It’s a Man’s World: A Discussion on Women in Aviation

Recently, I wrote a graduate paper for my Legal and Ethical Issues in Aviation class that looked at the barriers preventing women from entering the aviation industry. The aviation industry, in the famous words of James Brown, is a “man’s world.” I looked at some of the barriers that hinder women from entering into this technical field. The largest issue is the psyche of the industry. It is still considered a white male world and the “type A” personality tends to be what people think of when thinking of aviation. During the past 110 years, the number of women in every level of aviation has been expanding, especially in the past two decades. Despite this, there are only about 23% non-pilot women, 6.7% women pilots and only 6.5% women flight instructors.

The cost of aviation education and training is the first barrier preventing women from entering the industry. There is no doubt that my education is expensive, but I know that the return on investment (ROI) will be worth the extra expenses. On average, getting a private pilot’s license averages about $8,000 from start to finish. There are organizations such as the Ninety-Nines and Women in Aviation who provide scholarships to women looking for a job in aviation. But this is not enough. The next barrier is the availability of information. Unless you know someone in the industry, or have a love of flying from a young age, getting involved and “in-the-know” can be difficult in this field. The finally barrier is one I mentioned before, the psyche or climate of the industry. All of this hinders women’s ability, but it does not stop them.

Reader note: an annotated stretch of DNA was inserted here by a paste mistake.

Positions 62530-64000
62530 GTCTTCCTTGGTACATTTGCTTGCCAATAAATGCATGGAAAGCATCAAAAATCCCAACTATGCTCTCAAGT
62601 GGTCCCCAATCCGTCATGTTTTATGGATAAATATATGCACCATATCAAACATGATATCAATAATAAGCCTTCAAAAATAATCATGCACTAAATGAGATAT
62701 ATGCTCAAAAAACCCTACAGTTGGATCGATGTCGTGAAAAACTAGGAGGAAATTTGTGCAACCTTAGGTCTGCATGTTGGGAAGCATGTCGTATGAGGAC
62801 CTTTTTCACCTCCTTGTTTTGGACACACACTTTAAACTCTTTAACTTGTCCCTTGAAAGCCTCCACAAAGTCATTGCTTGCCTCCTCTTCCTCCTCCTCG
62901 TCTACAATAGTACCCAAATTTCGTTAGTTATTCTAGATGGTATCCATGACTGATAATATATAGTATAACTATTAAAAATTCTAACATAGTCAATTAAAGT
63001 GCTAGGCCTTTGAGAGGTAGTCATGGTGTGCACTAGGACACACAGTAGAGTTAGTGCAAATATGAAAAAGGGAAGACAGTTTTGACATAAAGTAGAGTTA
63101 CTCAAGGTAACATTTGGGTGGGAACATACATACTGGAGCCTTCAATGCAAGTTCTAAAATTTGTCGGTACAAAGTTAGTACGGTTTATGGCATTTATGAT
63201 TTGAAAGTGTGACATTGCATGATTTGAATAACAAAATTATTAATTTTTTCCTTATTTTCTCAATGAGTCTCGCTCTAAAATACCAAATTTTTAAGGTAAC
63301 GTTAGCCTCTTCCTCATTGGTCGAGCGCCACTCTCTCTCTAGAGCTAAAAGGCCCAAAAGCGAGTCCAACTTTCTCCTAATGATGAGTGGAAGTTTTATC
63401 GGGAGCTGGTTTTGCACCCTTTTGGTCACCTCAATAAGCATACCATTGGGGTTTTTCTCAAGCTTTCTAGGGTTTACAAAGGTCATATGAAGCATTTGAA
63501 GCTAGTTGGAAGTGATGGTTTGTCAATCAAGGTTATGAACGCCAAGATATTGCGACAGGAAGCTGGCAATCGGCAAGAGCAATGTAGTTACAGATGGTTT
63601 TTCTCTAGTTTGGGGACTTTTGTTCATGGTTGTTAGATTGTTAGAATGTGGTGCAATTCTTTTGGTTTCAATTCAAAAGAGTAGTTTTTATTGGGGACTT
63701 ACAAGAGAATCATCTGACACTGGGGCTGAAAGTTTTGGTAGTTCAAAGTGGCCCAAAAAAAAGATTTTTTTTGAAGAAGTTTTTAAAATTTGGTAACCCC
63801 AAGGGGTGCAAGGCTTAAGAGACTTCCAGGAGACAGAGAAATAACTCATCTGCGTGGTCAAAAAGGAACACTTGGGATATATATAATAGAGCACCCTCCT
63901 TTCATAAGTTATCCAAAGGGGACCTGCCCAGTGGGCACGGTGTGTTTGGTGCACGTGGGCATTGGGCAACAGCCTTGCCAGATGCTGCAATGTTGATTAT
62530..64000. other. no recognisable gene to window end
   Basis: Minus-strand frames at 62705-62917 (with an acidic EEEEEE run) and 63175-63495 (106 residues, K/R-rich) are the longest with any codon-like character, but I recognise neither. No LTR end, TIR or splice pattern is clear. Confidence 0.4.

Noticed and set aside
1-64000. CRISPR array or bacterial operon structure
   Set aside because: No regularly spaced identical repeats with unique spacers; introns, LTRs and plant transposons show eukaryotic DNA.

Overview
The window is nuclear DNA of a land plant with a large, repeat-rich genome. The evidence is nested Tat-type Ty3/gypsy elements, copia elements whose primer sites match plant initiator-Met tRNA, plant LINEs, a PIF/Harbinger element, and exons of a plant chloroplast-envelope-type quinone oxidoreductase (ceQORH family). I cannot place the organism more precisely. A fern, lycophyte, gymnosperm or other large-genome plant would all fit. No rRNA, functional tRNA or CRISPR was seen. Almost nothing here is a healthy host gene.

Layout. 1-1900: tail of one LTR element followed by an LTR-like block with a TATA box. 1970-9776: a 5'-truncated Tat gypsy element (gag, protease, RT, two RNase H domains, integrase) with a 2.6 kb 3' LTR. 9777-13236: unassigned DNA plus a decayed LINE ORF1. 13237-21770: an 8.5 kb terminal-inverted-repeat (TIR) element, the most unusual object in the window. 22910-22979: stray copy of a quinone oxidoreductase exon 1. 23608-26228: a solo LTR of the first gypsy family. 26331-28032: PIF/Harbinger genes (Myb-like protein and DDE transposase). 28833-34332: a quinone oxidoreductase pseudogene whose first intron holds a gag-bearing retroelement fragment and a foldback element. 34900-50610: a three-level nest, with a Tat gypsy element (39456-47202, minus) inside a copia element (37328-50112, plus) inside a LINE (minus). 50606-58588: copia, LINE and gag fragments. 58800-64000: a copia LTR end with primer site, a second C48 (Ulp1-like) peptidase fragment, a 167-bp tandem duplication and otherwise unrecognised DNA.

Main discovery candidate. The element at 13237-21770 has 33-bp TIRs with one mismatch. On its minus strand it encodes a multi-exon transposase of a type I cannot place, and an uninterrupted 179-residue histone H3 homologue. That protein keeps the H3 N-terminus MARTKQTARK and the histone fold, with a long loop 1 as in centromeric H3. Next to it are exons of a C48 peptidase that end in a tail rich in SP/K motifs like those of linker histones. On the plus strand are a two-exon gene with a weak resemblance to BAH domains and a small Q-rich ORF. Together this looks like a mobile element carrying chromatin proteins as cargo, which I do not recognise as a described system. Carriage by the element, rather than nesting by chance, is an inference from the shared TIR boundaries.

Time has been the best solution for some pioneering women like Eileen Collins. She was a military flight instructor and went on to become the first female astronaut to pilot the Space Station. As a woman entering this field, it is good being able to understand the current climate of the industry. I encourage women or anyone to get interested and excited about aviation. It is a wonderful field full of new technology and is absolutely fascinating to learn about. If we want things to change, then it starts with us, right here and right now.

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